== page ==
After we prepared our data service it is time to put some client UI into it. We will use 2 grids and a context menu.
To start with, add a SilverLight application in your solution:
In the process of adding you will have to setup where the SilverLight will be hosted:
This is also doable from the settings of the web project: invoke the context menu on your web site project then go to Property Pages > SilverLight Applications > New… and add/setup the SilverLight project.
After we successfully have made the setup, we can start enhancing our SilverLight application.
Now let’s start tweaking our UI!
The Grid that will hold our orders is defined like this:
Now let’s have a look in the code behind:
First we need initialize the data service context in the constructor. We will also subscribe the RowLoaded events of each grid to a custom handler that will provide each grid with nice context menu.
What you really have to understand is that we always use asynchronous way of working with data in SilverLight, because of the nature of the data services that we use. The real job is done in the callback method that gets executed when the service logic finishes processing the communication part:
Now lets handle the context menu clicking. Firstly we need to know which item was clicked. Here is where the menuOpened method kicks in:
This will let us know for which row the context menu was clicked. And here are the cases of the context menu and what happens when you click an item:
The same menu is implemented for the OrderDetails grid as well. Now as you can see When you click Add on your context menu the BeginInsert method of the corresponding grid is called. Here is the code that will handle the inserting:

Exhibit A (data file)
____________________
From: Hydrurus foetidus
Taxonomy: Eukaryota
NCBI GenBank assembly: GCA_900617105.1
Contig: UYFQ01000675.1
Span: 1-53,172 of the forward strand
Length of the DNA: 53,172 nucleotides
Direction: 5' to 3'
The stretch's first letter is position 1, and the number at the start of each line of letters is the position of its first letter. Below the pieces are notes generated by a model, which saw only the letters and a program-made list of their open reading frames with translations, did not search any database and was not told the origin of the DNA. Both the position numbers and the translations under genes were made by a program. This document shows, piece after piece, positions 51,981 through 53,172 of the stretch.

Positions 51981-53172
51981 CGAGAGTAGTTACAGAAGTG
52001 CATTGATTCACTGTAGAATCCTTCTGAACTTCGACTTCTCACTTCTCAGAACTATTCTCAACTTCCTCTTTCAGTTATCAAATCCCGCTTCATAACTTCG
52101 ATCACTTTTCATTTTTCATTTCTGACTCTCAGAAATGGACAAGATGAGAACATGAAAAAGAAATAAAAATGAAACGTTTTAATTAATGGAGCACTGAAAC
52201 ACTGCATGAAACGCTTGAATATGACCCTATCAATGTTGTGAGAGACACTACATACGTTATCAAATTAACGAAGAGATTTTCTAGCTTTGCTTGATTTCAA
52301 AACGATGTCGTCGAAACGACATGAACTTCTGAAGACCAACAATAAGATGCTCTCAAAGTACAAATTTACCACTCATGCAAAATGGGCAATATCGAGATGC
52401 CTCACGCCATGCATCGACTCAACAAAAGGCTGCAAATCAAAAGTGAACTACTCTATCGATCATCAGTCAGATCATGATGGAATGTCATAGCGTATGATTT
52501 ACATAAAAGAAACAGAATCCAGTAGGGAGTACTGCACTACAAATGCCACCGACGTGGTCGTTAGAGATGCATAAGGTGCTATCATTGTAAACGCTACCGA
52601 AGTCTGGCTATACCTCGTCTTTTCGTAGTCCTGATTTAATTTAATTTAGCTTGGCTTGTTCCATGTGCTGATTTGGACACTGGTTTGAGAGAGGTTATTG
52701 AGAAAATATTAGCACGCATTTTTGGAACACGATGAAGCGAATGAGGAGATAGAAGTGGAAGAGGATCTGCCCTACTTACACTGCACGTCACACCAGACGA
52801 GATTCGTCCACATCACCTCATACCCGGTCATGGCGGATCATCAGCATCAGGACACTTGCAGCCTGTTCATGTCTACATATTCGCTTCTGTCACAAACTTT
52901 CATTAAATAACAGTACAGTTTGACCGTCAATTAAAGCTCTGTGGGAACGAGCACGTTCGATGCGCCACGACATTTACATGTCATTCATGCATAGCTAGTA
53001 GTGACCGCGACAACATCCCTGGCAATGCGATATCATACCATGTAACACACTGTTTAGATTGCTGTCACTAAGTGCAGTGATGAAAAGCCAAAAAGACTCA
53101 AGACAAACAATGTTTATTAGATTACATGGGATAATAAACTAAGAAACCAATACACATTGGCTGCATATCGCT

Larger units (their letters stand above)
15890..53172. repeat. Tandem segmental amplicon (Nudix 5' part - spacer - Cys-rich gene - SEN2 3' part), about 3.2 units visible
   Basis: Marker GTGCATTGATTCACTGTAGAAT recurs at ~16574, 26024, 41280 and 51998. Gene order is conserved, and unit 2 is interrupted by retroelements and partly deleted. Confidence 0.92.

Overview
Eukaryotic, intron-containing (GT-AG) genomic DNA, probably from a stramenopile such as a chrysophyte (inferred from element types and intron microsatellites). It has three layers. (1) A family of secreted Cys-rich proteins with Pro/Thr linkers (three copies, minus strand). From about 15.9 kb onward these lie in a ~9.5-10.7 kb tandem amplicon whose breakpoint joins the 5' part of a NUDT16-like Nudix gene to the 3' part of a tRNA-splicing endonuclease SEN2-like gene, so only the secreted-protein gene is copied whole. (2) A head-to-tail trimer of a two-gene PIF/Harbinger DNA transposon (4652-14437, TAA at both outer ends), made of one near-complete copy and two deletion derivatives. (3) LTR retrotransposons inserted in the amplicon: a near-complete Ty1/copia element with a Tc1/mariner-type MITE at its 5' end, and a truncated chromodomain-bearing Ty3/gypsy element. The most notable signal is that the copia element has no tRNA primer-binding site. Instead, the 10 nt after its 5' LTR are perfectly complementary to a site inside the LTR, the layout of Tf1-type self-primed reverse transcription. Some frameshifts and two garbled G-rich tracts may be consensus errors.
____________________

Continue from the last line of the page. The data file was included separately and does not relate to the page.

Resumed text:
This will cause the grid to insert a new row with the corresponding fields and let you insert some data. When you are done with the inserting the RowEditEnded event will be fired where we will persist our changes.
And that’s all that you need to handle inserts.
Having the insert functionality baked and ready, gives us the oportunity to implement the other parts of CUD: the delete operations. Remember the collection that we added earlier when reverse mapping the classes? Let’s go to the Order class in the Model class library. Open the file containing the private declarations of the field and add [Telerik.OpenAccess.Depend()] attribtue above the OrderDetails field. That’s all you need for cascade deleting. Now OpenAccess will know that when ever you delete an Order all corresponding details should be deleted as well. And now the code! As you can see from the context menu, when you click on the delete button in the context menu the DeleteOrder method is called:
And that’s all you need for deleting. It is really nice, isn’t it? :)
Now lets enable editing of cells in the grid. As you can see for every grid there is aCellEditEnded eventhandler method implemented. Lets look at the Orders grid implementation(it’s the same for OrderDetails just the Selected Item is cast to OrderDetail instead):
Finally we need a way to populate the details grid on selecting any order. This is as simple as it sounds. We just need to handle the Orders grid selection changing event:
Every time you click on a different Item in the first grid a new asynchronous call will be made that will retrieve all order details based on the selected OrderID. Basically our dataservice gives us back the required resources based on the URI we provide. In our case we provide OrderDetails?$filter=OrderID eq "+selectedOrd.OrderID. If we would to translate this to something human-readable it will mean exactly “Give me from the OrderDetails extent every OrderDetail that has field OrderID that is equal to selectedOrd.OrderID”. Finally we need a method that will be executed when the communication with the dataservices ends:
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